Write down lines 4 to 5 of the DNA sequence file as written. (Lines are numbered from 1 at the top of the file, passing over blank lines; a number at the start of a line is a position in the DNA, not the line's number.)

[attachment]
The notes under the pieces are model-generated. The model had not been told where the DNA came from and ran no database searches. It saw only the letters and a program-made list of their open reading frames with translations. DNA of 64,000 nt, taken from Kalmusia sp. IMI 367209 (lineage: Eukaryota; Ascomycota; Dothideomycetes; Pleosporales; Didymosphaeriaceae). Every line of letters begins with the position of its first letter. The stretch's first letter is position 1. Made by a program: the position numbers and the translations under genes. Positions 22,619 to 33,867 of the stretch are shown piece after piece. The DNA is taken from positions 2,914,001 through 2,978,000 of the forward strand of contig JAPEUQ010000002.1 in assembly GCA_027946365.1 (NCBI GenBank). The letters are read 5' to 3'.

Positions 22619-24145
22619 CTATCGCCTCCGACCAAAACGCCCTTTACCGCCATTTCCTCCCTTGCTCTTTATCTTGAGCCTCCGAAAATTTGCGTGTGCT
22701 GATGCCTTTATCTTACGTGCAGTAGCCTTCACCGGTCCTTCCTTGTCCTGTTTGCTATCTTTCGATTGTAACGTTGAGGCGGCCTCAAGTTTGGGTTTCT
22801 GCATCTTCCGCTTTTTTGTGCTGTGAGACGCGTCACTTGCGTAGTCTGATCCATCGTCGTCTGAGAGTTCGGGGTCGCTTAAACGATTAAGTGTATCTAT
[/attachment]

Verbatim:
22701 GATGCCTTTATCTTACGTGCAGTAGCCTTCACCGGTCCTTCCTTGTCCTGTTTGCTATCTTTCGATTGTAACGTTGAGGCGGCCTCAAGTTTGGGTTTCT
22801 GCATCTTCCGCTTTTTTGTGCTGTGAGACGCGTCACTTGCGTAGTCTGATCCATCGTCGTCTGAGAGTTCGGGGTCGCTTAAACGATTAAGTGTATCTAT